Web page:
BOSTON (July 18, 2014) — A brief screening survey to identify teens at risk for an eating disorder could lead to earlier diagnosis and help find hard-to-detect cases, which could lower overall treatment costs and improve outcomes, Boston Children’s Hospital researchers report today in American Journal of Public Health.
“Many cases of eating disorders go undetected for years. This may be because the stereotype that the typical teen with an eating disorder is a thin, affluent, white female. In reality, eating disorders come in all shapes and sizes and both genders, and they affect people from all racial/ethnic and socioeconomic backgrounds,” says Kendrin R. Sonneville, ScD, RD, senior study author from Boston Children’s Division of Adolescent Medicine.
Eating disorders—anorexia nervosa, bulimia nervosa and binge-eating disorder—are under diagnosed and under treated, particularly among low-income, minority, overweight and male teens. Only 3 to 28 percent of teens with eating disorders receive treatment for their condition. Moreover, interventions for eating disorders, such as residential treatment and lengthy therapy, tend to be very expensive. Teens with untreated eating disorders face medical complications, hospitalization and higher risk of early death.
The combination of under diagnosis, under treatment and high treatment costs has generated support for school-based screening, which could help identify teens with eating disorders. “However, the cost-effectiveness of school-based screening for eating disorders had not been demonstrated previously,” says Sonneville.
In order to evaluate the cost-effectiveness of a school-based screening program, Sonneville and colleagues devised a computer simulation comparing annual screening of 10- to 17-year-olds to a no-screening scenario.
The researchers found that the 5-question survey boosted detection and treatment for eating disorders. Implementing a school-based screening program is a bargain in terms of time and money; screening costs $0.35 per student, and the survey can be scored in a few minutes.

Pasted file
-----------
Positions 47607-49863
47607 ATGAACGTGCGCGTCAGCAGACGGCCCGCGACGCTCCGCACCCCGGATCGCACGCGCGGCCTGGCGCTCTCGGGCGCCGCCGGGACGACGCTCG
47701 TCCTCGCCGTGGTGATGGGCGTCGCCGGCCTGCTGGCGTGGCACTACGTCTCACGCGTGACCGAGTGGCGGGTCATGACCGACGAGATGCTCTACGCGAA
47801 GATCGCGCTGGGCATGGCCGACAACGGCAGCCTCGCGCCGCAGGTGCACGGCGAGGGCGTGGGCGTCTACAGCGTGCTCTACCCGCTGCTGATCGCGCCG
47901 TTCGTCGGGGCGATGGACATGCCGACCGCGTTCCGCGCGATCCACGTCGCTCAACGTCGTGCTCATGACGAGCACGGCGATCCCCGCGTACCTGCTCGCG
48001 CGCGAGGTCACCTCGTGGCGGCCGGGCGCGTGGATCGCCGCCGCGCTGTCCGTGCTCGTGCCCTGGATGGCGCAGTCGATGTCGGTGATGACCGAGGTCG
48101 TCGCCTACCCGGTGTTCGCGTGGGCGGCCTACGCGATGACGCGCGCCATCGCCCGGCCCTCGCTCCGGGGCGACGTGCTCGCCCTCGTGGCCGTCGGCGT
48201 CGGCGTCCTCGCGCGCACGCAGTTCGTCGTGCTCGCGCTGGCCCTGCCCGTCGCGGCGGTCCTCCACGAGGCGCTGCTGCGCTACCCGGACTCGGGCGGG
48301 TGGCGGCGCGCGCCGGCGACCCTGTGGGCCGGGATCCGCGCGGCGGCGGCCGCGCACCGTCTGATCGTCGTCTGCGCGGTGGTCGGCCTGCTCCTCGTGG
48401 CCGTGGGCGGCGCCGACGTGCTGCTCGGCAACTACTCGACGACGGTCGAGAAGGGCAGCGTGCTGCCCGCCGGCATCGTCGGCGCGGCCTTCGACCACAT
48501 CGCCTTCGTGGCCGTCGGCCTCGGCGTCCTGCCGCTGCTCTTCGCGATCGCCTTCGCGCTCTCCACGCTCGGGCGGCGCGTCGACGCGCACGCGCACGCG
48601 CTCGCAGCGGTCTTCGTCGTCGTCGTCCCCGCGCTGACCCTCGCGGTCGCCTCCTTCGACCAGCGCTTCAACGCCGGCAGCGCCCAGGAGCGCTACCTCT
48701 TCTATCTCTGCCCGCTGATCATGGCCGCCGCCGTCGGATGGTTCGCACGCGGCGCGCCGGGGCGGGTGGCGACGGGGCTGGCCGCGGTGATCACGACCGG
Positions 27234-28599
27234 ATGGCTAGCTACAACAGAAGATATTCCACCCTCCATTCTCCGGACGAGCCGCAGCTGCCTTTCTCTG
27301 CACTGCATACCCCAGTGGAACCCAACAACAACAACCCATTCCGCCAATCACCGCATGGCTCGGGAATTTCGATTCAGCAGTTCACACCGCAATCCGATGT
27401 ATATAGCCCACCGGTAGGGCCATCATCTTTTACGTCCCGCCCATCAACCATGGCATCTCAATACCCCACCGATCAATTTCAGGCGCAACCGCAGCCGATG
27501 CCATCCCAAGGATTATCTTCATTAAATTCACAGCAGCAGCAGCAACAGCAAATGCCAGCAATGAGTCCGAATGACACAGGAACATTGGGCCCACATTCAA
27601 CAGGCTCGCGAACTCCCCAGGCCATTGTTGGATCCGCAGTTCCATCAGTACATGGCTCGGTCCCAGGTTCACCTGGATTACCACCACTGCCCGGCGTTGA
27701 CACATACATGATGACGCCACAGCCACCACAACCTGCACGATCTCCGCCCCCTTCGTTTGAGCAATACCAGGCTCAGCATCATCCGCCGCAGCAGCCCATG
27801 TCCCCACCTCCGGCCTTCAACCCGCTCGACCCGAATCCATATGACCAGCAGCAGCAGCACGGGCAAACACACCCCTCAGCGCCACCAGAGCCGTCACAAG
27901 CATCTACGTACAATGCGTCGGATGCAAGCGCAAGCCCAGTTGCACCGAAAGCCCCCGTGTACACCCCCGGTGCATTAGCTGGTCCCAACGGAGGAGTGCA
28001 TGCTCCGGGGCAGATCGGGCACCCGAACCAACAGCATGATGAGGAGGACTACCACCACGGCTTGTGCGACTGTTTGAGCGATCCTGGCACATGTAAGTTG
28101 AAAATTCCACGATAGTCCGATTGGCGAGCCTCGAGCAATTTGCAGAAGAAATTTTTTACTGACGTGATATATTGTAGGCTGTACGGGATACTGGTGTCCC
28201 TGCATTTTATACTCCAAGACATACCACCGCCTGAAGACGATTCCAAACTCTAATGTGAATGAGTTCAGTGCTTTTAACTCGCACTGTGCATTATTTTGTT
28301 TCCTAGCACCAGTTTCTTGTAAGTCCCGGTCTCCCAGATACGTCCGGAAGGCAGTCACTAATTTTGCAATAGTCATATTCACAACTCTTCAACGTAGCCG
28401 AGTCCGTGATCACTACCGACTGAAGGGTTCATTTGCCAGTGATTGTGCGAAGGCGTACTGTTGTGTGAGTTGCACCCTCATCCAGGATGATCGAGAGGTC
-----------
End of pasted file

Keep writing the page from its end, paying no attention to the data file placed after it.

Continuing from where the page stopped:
“School-based screening for eating disorders is very likely a cost-effective approach to improving the health of teens. Early diagnosis leads to early treatment, which means these youth will get better faster and oftentimes avoid the long-term damage to their health and lives that the eating disorders can cause,” says Sonneville. “A simple screening for eating disorders in schools could give millions of kids a new chance for a healthy life.”
Boston Children’s Hospital is home to the world’s largest research enterprise based at a pediatric medical center, where its discoveries have benefited both children and adults since 1869. More than 1,100 scientists, including seven members of the National Academy of Sciences, 13 members of the Institute of Medicine and 14 members of the Howard Hughes Medical Institute comprise Boston Children’s research community. Founded as a 20-bed hospital for children, Boston Children’s today is a 395-bed comprehensive center for pediatric and adolescent health care grounded in the values of excellence in patient care and sensitivity to the complex needs and diversity of children and families. Boston Children’s is also the primary pediatric teaching affiliate of Harvard Medical School. For more information about research and clinical innovation at Boston Children’s, visit: http://vectorblog.org.